Further studies report photosensitivity as a trigger for JLIS, causing this disease to be linked to polymorphous light eruption. The fact that the distribution of eruptions is usually in sun-exposed areas serves as further support for this possible etiology. Finally, there are drug-induced cases, primarily by angiotensin-converting enzyme inhibitors and immunosuppressive therapies such as etanercept, ustekinumab, leflunomide, and glatiramer acetate. Less common causes described in case reports include duloxetine, HIV, and Borrelia burgdorferi infection.
Jessner lymphocytic infiltration of the skin (JLIS) is a rare condition with unknown incidence and prevalence in both the U.S. and worldwide. The disease onset is usually between 30 and 50 years of age; however, there are cases reported in children, though they are less common. Originally thought to be male predominant, more recent studies show no gender bias, and there is also no evidence of racial predominance.
Jessner lymphocytic infiltration of the skin (JLIS) used to represent a CD8+ polyclonal reactive skin disorder. The pathophysiology is yet unknown; however, the most popular theory involves plasmacytoid dendritic cell-directed migration of lymphocytes leading to an inappropriate accumulation of CD8+ T lymphocytes in the dermis. The etiology of the presence of clusters of plasmacytoid dendritic cells in the affected perivascular and periadnexal regions is yet unknown.
Histopathological examination of skin biopsies reveals normal epidermis without atrophy, follicular plugging, basal vacuolar change, or basement membrane thickening. There are dense superficial and deep perivascular and periadnexal CD8+ T cell lymphocytes infiltrates within the dermis that sometimes extends into the subcutaneous tissue and can also be perifollicular. While T cells are noted to be more peripheral, B cells expressing follicular center differentiation are found close to superficial vessels. There are also perivascular and periadnexal clusters of plasmacytoid monocytes within the dermis.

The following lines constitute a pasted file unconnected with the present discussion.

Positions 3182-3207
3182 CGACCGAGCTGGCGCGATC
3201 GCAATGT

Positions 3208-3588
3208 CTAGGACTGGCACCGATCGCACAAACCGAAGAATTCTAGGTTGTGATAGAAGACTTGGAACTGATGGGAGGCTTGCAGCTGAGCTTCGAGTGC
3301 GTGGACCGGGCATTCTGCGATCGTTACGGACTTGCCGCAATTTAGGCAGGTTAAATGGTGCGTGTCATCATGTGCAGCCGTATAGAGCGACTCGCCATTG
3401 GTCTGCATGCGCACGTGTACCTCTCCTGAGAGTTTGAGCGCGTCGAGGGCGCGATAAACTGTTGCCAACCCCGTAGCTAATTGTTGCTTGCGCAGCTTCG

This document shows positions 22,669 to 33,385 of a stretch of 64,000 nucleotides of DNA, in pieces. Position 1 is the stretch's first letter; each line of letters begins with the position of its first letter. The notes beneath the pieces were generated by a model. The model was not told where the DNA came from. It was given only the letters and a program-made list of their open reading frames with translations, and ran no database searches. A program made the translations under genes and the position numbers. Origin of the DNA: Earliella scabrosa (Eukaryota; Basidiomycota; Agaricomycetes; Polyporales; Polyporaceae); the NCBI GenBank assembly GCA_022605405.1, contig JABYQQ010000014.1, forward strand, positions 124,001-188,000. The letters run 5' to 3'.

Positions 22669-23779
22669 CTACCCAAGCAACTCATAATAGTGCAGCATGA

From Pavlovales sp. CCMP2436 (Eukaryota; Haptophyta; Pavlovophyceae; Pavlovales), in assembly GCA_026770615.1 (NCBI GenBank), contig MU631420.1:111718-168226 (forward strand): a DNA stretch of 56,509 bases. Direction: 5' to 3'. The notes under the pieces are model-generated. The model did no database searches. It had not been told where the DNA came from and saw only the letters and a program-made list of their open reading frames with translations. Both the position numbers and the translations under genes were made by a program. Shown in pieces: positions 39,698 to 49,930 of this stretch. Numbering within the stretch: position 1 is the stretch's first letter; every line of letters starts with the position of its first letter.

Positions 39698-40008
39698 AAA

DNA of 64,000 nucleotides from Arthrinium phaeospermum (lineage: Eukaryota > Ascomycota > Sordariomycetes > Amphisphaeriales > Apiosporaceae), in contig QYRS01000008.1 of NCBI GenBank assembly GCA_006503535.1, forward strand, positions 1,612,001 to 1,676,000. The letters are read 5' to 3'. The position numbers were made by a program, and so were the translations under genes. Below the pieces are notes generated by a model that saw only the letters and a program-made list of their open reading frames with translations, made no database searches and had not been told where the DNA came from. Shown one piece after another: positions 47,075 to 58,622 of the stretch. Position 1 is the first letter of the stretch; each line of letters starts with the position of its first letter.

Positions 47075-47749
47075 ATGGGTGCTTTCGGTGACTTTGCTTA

Plasmacytoid monocytes, also called plasmacytoid dendritic cells, are larger than lymphocytes with a pale nucleus and a relatively large single nucleolus. These cells are usually scattered throughout the dermis. When eruptions are present, there is also an increase in circulating immune complexes, which typically normalize with the resolution of the eruption. There is also a depressed natural killer cell cytolytic function.
Patients presenting with Jessner lymphocytic infiltration of the skin (JLIS) commonly report asymptomatic, non-scaly, erythematous solitary or numerous plaques or papules in sun-exposed areas (face, neck, and trunk) that have been present for weeks to months. History may reveal the onset or exacerbation of the lesions following sun exposure. The lesions may have cleared spontaneously without sequelae and reoccurred at the original site or in previously unaffected areas. While the lesions are typically asymptomatic, some patients do experience burning or pruritis. Since some case reports suggest a pattern of inheritance, a history should include whether other family members have had similar lesions. Also, as there is a suspected autoimmune component, patients should be asked about personal and family history of autoimmune disease.